3.      Lack of Co-Operation with PIAB:
Section 51(c) of the 2019 Act is a new provision that provides that the Court may penalise Claimants and Respondents as to costs if the Claimant goes on to issue proceedings and has not fully co-operated with PIAB. In such circumstances, a Court will have discretion to make several possible costs orders against the Claimant, to include: not awarding the Claimant their costs, awarding reduced costs, or awarding costs against the Claimant. The 2019 Act describes acts of non-cooperation by a Claimant, such as: failing to attend a medical appointment, failing to provide details of Special Damages, and failing to co-operate with an expert. Equally, if a Respondent fails to comply with certain requests made by PIAB, this may have costs implications if authorisation issues and the matter progresses to hearing. This change applies to PIAB applications made on, or after, the 3rd of April 2019, or to existing applications where a PIAB Assessor has not yet made the relevant request.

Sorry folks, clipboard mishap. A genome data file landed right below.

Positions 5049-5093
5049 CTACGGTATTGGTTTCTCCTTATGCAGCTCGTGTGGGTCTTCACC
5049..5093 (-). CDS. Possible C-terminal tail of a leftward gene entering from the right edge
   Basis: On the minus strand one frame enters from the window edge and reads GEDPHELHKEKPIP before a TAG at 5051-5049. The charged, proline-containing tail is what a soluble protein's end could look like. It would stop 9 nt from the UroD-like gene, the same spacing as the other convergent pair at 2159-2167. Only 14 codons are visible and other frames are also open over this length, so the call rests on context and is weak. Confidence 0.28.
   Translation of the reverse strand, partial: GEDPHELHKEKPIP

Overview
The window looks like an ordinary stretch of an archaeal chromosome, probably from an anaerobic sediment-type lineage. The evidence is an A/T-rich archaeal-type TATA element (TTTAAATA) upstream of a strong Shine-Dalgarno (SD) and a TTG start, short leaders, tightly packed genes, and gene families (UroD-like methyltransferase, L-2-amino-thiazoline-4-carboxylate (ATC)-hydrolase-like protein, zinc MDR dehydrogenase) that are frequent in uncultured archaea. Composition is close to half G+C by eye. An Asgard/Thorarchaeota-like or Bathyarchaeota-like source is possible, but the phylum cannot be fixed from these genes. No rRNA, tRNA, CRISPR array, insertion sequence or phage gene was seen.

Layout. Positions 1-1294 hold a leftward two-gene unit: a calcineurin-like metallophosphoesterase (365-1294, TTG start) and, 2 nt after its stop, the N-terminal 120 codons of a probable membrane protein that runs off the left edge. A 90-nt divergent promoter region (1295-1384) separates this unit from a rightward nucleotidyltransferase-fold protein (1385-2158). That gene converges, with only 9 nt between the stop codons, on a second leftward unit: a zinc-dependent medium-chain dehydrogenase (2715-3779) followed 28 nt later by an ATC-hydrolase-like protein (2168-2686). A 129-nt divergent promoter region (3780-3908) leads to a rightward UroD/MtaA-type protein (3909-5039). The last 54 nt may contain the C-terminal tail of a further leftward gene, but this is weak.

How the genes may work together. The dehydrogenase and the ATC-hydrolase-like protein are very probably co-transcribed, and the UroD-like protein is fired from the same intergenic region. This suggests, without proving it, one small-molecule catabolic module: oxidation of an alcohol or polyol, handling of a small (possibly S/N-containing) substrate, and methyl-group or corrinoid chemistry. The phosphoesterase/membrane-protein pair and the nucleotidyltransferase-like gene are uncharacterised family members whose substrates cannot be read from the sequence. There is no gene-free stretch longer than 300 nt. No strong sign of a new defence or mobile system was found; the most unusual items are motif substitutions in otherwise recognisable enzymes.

4.      Updating the Book of Quantum:
Section 9 of the 2019 Act updates the Book of Quantum by amending s.54 of the 2003 Act. The Book of Quantum provides general guidelines as to the level of compensation which someone may be awarded in Personal Injuries actions, and it is to be reviewed from time to time and updated at least once every three years.


5.      Service of Documents
Section 79 of the 2003 Act, as amended by s.14 of the 2019 Act, provides that PIAB can now serve or issue documents electronically or by document exchange service where consent to such service or issue is given.


The Central Bank(National Claims Information Database) Act 2018 (2018 Act)